The Ground Work series shares the perspectives of U.S. soybean farmers as they observe how the U.S. Soy industry lays the groundwork to grow innovative, reliable and sustainable solutions for people and communities around the world.
When I order something or send a package, I expect both FedEx and UPS to deliver it on time, without damage. Both companies have proven their dependability to me over time. My daughter relies on Amazon, and when I order something from there, she lets me take advantage of her two-day shipping.
As a customer, I value that reliability.
We all learned about the importance of reliable shipping during and after the global pandemic, when “supply chain challenges” allowed grocery store shelves to run empty and caused multi-month delays on orders and shipping.
Like everyone else, I found that incredibly frustrating.
Those experiences shape my expectations as a customer. So when I am on the other side as the supplier, I want to be reliable — not frustrating.
As a farmer, I am a supplier. My husband and I raise soybeans, corn, wheat and hay on our farm near Union Bridge, Maryland, which is roughly 50 miles or 80 kilometers north of Washington, D.C.
I recently traveled from the East Coast to the West Coast of the U.S. to visit a port that is helping soybean farmers like me ship U.S. Soy more reliably to our customers in Asia and beyond. The Port of Grays Harbor near Aberdeen, Washington state, is located just over 130 miles, or 210 kilometers, west of Seattle. It is a deep-water port in the Pacific Northwest that is in the process of expanding to ship more U.S. soybean meal.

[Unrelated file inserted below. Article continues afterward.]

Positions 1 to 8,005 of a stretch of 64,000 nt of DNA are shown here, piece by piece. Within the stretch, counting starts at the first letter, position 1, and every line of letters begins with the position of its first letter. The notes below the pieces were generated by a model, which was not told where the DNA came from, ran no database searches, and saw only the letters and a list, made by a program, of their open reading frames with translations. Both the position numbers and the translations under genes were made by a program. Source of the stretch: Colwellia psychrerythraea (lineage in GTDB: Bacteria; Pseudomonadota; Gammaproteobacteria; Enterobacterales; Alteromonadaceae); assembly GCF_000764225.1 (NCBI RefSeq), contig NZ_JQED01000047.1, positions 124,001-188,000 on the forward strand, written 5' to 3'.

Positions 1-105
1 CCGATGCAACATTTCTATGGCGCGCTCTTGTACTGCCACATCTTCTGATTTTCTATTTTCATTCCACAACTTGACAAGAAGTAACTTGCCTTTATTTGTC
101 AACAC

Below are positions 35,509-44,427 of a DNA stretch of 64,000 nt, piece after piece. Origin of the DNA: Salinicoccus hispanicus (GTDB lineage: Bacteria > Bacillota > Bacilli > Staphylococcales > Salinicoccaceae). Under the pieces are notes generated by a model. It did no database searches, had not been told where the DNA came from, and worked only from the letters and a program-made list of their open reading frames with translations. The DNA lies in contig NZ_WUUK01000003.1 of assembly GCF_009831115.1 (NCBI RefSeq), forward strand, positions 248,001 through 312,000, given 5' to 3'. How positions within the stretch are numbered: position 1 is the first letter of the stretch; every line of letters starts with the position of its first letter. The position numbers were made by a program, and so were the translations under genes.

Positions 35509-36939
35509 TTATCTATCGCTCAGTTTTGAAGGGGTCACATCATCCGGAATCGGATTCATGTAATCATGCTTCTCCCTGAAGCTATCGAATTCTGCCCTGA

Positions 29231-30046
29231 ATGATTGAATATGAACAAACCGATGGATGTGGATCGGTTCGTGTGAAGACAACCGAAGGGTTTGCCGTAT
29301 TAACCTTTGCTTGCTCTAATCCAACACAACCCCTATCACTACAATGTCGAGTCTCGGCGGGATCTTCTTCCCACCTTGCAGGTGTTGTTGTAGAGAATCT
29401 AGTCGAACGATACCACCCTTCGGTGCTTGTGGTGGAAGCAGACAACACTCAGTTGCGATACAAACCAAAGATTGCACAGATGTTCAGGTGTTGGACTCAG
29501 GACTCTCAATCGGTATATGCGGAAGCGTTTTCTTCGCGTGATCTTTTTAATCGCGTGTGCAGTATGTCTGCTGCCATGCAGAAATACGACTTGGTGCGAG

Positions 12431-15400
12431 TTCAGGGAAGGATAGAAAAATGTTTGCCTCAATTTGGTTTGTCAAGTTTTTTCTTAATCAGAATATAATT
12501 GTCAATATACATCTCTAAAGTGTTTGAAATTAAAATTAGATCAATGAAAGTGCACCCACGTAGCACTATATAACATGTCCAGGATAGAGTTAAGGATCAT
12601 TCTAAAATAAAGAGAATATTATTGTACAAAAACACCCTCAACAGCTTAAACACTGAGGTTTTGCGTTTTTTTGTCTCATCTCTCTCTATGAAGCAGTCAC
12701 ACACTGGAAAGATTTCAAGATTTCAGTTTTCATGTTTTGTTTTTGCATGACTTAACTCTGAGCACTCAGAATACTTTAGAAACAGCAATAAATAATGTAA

The soybeans that farmers like me grow are crushed to separate the oil from other components. The oil can become vegetable oil or be used in many products as a substitute for petroleum-based oils, especially renewable fuels like biodiesel. The rest of the soybean becomes meal that contains protein, which is used in livestock feed and as an ingredient for some soy foods. As the need for renewable fuel grows, more soybeans are being crushed in the U.S. Midwest, which will make more soybean meal.
At the Port of Grays Harbor, I got to see the expansion that accepts trainloads of soybean meal from Minnesota, North and South Dakota and other states. I watched a new cargo ship come into the harbor to be loaded with 45 million metric tons of soybean meal in just a few days for its maiden voyage to Yeosu, South Korea. That ship, and more like it, can take one of the most direct routes from the U.S. to ports in Asia, allowing that soybean meal to better maintain its quality.
This process will make U.S. Soy an even more reliable supplier of high-quality soybean meal, which is a win for farmers like me. We invested in supporting the groundwork for this expansion through U.S. Soy and our soybean checkoff. But, while I was visiting the West Coast, I learned that the whole effort to ship U.S. soybean meal more efficiently is a win for many others.
It’s a win for the people of Grays Harbor County, Washington. The Port of Grays Harbor is a huge employer in a community that is similar to many rural communities throughout the U.S., where industry and opportunity shrink more often than they grow. Exporting more soybean meal from the port will create jobs and bring economic vitality to their area.
It’s a win for people in the countries importing that soybean meal from the U.S. I have visited customers in Asia and the port of Ulsan, South Korea. I have seen the visual difference in the quality of soybean meal from the U.S. compared to that from other origins. As we become a more reliable, affordable supplier of that soybean meal, more people benefit from its products. That soybean meal makes soy food for people and feed for livestock and aquaculture that produces affordable chicken, pork and seafood.
And, the port expansion is a win for sustainable fuel. The investment from exporters demonstrates tangible evidence that more soybean oil will be used in sustainable, renewable diesel fuels for ground, air and ocean transportation.
Watching a new cargo ship dock at the Port of Grays Harbor, ready to be loaded with U.S. soybean meal, gave me a glimpse of all these benefits. U.S. Soy truly connects many different people through its solutions to real challenges.